Lincoln Park in Seattle is a great place for walking. Decades ago, I lived across the street from it and it sill is a favorite. In the view above, the ferry is the Fauntleroy/Vashon/Southworth dock at Fauntleroy.
These two shots were taken from the same location. The one below is looking north towards Alki Point.
When I arrived at the location I used for my photo of the moonrise (see previous post), it was very windy. The bluff I was on provided some shelter from the wind down on the beach and shoreside waters, but you could see the wind moving across the water and reacting to down-gusts, etc. My Nikon was on my tripod with a 500mm lens on it, ready to shoot the moon. I didn’t want to take that apart, so I used my iPhone to take a shot of the water, using a fence railing as support. I was pretty happy with the result. It was a 1/4 second exposure, so you can see movement in the foreground trees, the driftwood is sharp, and the water is slightly blurred.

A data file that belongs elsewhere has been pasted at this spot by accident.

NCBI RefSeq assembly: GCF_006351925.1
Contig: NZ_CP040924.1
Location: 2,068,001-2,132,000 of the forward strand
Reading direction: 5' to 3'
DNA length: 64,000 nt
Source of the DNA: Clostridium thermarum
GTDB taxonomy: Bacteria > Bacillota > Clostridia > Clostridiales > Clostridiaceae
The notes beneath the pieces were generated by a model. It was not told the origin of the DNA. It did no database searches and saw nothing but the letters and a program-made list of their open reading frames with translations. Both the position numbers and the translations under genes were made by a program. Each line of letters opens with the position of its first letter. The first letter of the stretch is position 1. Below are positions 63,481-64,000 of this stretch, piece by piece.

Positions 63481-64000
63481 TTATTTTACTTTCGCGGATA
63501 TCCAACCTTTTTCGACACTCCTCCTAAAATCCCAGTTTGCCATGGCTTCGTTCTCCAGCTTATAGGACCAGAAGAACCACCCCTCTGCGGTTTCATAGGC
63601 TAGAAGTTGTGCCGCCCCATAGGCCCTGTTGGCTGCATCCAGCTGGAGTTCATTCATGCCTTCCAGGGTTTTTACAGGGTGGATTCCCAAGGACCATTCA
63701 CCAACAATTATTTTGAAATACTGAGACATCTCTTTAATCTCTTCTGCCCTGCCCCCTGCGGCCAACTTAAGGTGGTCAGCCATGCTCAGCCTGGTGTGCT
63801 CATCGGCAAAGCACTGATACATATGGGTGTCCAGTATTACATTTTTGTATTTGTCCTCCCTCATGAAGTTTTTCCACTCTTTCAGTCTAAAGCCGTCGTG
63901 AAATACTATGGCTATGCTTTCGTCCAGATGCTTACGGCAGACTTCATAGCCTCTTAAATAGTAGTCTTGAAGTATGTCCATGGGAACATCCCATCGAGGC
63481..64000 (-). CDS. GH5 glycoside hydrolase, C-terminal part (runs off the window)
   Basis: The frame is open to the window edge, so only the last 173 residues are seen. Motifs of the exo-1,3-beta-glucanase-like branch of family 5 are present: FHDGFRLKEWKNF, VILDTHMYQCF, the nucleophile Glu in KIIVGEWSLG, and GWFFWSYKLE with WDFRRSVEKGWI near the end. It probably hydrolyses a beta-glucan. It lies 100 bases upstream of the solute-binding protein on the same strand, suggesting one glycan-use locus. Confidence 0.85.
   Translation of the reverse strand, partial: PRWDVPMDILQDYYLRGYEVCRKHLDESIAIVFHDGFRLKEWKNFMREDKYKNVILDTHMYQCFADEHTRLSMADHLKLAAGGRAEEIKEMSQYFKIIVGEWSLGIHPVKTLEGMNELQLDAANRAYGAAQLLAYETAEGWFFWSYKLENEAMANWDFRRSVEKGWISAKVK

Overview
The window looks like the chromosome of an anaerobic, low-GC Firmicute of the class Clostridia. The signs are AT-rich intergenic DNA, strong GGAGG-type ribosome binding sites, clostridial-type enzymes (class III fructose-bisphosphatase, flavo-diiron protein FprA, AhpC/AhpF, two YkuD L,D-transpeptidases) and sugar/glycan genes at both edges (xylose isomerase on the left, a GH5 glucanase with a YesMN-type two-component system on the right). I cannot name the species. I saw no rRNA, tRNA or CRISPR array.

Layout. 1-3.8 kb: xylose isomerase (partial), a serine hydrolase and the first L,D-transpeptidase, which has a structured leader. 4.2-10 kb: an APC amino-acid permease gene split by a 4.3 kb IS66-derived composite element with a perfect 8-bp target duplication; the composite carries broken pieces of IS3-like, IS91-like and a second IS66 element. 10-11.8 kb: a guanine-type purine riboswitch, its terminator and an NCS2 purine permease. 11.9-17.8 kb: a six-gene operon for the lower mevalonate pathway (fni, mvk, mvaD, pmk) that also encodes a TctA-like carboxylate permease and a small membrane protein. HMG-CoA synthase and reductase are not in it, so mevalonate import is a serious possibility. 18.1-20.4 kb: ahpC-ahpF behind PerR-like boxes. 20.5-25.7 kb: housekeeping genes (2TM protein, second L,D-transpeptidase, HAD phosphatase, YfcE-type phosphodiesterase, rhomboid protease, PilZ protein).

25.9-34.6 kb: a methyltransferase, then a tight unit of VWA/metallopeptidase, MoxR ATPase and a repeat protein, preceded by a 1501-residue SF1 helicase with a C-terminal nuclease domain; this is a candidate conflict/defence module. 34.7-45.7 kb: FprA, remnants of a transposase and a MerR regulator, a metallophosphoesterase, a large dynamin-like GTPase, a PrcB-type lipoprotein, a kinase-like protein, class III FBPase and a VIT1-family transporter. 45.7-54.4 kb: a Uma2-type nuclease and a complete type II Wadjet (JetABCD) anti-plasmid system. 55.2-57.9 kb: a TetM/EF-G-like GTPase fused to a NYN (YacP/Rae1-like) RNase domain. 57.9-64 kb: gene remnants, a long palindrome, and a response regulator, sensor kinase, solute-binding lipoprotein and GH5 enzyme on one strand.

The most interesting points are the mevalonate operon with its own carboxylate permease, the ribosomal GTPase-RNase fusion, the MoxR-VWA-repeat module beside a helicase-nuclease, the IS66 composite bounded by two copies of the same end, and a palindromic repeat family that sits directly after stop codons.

The astronomy calendar I subscribe to called it an extra super duper moon, so I’m passing it on. This was the full moon on July 13th and it was the largest (closest to earth) of 2022. The cliff in the foreground is the north end of Marrowstone Island … part of Fort Flagler State Park. The color is approximately correct … it was very impressive.
It was 10 PM and fairly dark by the time the moon rose. I had been skeptical on my way to Fort Worden and a cliffside spot I knew would provide a good view to the Southeast where the moon would rise. Indeed, I could not capture the moon’s details without leaving the foreground completely in shadow. So, I did what I could and dealt with what I had. I thought that a high dynamic range (HDR) photo technique of combining several images wouldn’t work well in this case with a 500mm lens … the motion of the moon was quite evident between shots.
It was a pleasant winter day down at Fort Worden State Park and the Point Wilson Lighthouse. The view when the clouds are high or non-existent includes a dramatic view across to Mt Baker in the North Cascades. In this case, it was above the smog layer … or most of it.